The son of the Rev. Frederick Bond Cowl (1853-1937; e.m. 1877), he was educated at Hertford Grammar School and Cliff College, before beginning his formal ministerial training at Headingley College. A few months after his ordination, when war broke out in Europe, he volunteered to become an Army Chaplain and on Christmas Eve 1914 took up his new position at the Wesleyan Soldiers' Home at Bordon Army Camp in Hampshire. In August 1915 he was attached to the 12th and 13th Durham Light Infantry and began his overseas service with the 68th Division. His time in France was cut short when he was severely wounded during enemy action in Flanders. At first it was uncertain whether he would survive his injuries, but following surgery to remove shrapnel from his neck and jaw he was sent back to Blighty for recovery. Ten days later he was on the ill-fated hospital ship HMHS Anglia, which hit a German mine in the Channel - the first in the war to be sunk by enemy action. There were many casualties, but Herbert had found the strength to help save some of the wounded and it was for these selfless acts of heroism that he became one of the first Wesleyan Army Chaplains to be honoured by the King with the Military Cross for exemplary gallantry.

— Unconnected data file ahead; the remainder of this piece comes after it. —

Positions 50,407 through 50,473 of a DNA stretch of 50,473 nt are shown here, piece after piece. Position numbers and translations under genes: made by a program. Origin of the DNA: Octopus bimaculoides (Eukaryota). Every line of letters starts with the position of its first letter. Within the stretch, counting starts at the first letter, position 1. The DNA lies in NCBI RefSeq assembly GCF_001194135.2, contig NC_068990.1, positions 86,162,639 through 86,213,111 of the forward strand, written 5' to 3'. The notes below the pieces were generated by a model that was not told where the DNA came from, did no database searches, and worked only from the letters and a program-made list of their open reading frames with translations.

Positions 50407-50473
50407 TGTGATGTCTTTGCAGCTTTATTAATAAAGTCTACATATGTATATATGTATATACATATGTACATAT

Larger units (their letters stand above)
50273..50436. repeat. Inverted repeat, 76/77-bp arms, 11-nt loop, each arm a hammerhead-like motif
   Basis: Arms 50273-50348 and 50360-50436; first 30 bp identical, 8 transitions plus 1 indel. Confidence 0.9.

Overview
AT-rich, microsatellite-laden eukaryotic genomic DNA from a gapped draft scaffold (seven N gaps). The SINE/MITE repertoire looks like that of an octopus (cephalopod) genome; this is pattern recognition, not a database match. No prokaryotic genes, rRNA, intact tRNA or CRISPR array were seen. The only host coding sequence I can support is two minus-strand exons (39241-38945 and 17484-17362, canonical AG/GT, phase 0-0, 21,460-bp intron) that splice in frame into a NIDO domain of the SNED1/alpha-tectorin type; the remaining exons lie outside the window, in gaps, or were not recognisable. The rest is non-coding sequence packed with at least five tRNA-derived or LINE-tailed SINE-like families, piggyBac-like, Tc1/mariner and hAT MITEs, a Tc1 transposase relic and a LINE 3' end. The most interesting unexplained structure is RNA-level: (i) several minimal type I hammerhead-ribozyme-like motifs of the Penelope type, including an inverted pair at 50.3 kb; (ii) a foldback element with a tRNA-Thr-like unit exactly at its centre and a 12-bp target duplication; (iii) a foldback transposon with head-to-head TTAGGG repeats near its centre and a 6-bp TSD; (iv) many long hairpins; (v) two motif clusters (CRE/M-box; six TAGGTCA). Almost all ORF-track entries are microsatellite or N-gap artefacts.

Herbert had a long and very happy life, serving the Methodist Church until his death in 1971. The story of his experiences as an Army Chaplain, told by his granddaughter, Sarah Reay, was published in 2016, under the title The Half Shilling Curate, which was the way he signed himself when writing to his parents from France and Flanders.